Sunday 13 June 2021

Online Sexual Exploitation of Children: An Alarming Trend Share

From the U.S. State Department Office To Monitor and Combat Trafficking in Persons Fact Sheet, new technologies are facilitating the online sexual exploitation of children, including the live streaming of sexual abuse of children using web cameras or cellphones, often for profit.

Mobile devices also provide new and evolving means by which offenders sexually abuse children as apps are being used to target, recruit, and coerce children to engage in sexual activity.


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Recently in Costa Rica:


Experts believe tens of thousands of children globally are sexually exploited online, and the number appears to be growing. The victims may be boys or girls, ranging from very young children to adolescents, and hailing from all ethnic and socio-economic backgrounds.

The process often begins when an offender gains access to a potential child victim and, through psychological manipulation and coercion, grooms the child for sexual exploitation. The offender then connects via the internet with a paying client who often specifically requests a child.

The child is further victimized through commercial sexual exploitation and abuse and the live streaming of commercial sex acts.

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Perpetrators can pay to direct the sexual abuse of children from anywhere in the world while the abuse takes place in private homes, Internet cafes, or “cyber dens” in or near the child’s community.

Disturbingly, closed and highly protected online communities dedicated to the sexual abuse of children have proliferated. Children have been reported to be victims of this crime in Colombia, India, Mexico, the Philippines, Thailand, and the United States.

Many countries, including Australia, Britain, Canada, the Netherlands, the Philippines, and the United States, have prosecuted perpetrators—both paying clients and offenders who facilitate the exploitation of the child.

In the Philippines, where many are impoverished and nearly half of the population is connected to the internet, numerous individuals in poor communities reportedly earn income from this type of child exploitation. Online sessions can be conducted at low cost using a cellphone or a computer with a webcam. Connections to prospective clients are made easily; clients remain anonymous and make payments by wire transfer.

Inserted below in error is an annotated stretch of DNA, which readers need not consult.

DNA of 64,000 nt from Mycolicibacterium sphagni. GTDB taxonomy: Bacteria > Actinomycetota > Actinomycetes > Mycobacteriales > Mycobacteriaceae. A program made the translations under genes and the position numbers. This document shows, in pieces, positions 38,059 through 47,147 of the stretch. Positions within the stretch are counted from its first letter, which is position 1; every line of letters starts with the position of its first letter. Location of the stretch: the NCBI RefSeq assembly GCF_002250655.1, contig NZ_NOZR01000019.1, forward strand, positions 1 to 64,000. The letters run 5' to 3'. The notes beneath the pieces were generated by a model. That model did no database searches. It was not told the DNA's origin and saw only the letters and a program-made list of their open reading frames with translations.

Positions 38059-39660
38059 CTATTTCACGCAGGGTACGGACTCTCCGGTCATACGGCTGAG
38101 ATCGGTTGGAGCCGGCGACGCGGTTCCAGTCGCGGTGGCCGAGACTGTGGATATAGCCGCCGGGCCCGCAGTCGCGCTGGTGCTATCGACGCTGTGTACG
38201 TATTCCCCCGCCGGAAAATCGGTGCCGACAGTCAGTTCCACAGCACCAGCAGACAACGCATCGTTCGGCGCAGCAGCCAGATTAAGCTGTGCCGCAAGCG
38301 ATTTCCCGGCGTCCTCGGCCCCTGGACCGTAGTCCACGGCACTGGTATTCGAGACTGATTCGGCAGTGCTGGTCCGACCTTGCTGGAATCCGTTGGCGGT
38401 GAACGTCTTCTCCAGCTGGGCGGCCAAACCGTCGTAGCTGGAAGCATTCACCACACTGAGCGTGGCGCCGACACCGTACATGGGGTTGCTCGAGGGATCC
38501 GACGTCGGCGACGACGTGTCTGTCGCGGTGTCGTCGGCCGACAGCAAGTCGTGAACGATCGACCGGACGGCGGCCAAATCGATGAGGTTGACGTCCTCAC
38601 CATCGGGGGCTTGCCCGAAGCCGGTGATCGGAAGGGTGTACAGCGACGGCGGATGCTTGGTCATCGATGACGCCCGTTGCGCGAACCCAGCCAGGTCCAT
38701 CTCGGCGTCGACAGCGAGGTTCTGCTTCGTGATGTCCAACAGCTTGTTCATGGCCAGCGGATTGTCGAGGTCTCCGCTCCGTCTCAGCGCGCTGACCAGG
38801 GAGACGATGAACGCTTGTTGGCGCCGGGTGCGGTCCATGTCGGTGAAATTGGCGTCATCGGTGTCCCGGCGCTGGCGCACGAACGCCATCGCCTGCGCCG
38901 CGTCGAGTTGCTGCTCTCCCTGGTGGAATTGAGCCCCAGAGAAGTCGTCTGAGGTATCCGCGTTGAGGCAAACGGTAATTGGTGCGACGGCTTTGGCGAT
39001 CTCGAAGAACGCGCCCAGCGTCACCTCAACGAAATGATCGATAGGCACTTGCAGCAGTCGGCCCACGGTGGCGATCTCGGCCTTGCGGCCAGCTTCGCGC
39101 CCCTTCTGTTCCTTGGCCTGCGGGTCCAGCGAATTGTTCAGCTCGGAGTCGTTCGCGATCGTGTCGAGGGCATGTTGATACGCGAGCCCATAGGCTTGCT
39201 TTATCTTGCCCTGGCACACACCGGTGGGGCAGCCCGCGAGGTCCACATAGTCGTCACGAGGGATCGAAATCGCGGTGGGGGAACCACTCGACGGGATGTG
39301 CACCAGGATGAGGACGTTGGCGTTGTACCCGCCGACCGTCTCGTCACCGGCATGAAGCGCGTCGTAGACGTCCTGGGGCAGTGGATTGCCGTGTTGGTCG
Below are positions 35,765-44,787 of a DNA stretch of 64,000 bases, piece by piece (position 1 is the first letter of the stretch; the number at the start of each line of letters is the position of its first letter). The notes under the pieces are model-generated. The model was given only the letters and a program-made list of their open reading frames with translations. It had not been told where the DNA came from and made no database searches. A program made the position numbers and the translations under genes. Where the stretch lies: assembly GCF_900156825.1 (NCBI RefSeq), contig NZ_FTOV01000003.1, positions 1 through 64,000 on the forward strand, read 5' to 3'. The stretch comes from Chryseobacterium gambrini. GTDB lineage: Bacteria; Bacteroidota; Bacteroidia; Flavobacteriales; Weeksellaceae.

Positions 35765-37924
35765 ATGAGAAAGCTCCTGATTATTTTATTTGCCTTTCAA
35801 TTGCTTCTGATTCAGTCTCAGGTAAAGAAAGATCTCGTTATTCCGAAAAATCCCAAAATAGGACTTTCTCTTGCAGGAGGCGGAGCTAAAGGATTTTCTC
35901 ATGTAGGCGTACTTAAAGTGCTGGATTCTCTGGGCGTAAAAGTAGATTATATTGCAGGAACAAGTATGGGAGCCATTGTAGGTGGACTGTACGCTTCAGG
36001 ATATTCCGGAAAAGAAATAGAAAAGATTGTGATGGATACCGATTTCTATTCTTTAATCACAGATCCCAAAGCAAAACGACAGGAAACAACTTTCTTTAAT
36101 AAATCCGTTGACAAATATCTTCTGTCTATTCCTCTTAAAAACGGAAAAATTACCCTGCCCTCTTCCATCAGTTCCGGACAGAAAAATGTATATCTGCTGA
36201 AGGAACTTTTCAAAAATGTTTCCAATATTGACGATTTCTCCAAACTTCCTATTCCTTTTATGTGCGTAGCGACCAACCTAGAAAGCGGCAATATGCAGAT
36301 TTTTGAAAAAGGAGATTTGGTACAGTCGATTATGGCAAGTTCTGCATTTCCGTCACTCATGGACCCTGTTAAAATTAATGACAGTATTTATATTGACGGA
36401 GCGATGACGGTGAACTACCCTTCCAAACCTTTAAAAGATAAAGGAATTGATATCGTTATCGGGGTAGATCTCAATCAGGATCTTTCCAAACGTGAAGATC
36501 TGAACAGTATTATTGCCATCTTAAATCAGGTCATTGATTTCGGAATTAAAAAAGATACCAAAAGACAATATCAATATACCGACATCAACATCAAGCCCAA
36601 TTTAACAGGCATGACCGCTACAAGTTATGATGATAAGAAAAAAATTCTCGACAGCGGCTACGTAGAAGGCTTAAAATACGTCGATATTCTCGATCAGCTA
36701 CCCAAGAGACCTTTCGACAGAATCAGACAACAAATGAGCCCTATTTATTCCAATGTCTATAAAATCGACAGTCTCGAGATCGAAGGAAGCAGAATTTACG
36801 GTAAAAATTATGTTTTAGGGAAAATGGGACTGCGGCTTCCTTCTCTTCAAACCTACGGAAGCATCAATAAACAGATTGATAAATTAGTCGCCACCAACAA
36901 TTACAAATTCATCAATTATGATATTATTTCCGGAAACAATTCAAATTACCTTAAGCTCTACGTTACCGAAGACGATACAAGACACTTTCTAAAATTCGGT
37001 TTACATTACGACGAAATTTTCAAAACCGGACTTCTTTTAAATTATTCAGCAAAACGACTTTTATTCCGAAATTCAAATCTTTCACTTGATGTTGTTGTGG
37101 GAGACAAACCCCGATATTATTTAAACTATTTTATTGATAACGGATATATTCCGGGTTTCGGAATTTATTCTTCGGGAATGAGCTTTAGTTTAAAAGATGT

Children, often naked, have been exploited on camera—including by family members or neighbors—and coerced into exhibiting themselves and performing sex acts for the viewing of individuals watching online.

In many cases, family members justify facilitating the online sexual exploitation by asserting that it is not harmful to the child, especially in cases where there is no direct physical contact with the child. This lack of understanding of the detrimental psychological, developmental, and physical impact of this crime on children, the complicity of relatives, and the easy flow of money have contributed to the practice becoming more prevalent.

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Another growing threat to children is sextortion, which is a form of online sexual exploitation of children where offenders hack, coerce, deceive or otherwise obtain incriminating photos or information from a child and then threaten exposure if that child does not perform sex acts via web cameras.

The online sexual exploitation of children presents new challenges for law enforcement, prosecutors, judges, and victim service providers. Law enforcement and prosecutors in most countries have little training or experience in detecting this crime, conducting online investigations, obtaining evidence from internet service providers, and presenting relevant evidence in court.

Enhanced mechanisms of encryption by the offenders, such as networks of technologies and platforms that obfuscate traditional IP addresses, have also delayed or complicated investigations. In addition, difficulties in obtaining the cooperation of family members and others who facilitate the crime is a widespread challenge in these cases, as is the lack of specialized trauma-informed care and services for the child victims, especially boys.

Despite such challenges, governments, international organizations, and NGOs are working together to address the online sexual exploitation of children. Successful detection and prosecution of perpetrators requires advanced cybercrime investigative skills, criminal laws and procedures that secure cyber evidence and allow for prosecution of crimes committed online, specialized training for prosecutors and judges, cross-border law enforcement cooperation, and specialized care for child victims.

The low financial cost of this criminal enterprise (an internet connection and a mobile device or computer-linked webcam), coupled with its low risk nature (as seen by the relatively small number of convictions globally) and high profitability are driving the rapid growth of online sexual exploitation of children.

To reverse this trend, governments must rally significant political will and resources to hold perpetrators accountable, provide comprehensive services to child victims, and prevent the crime from occurring.

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FACT CHECK:
We strive for accuracy in its reports. But if you see something that doesn’t look right, send us an email. The Q reviews and updates its content regularly to ensure it’s accuracy.

Q Costa Rica
Reports by QCR staff

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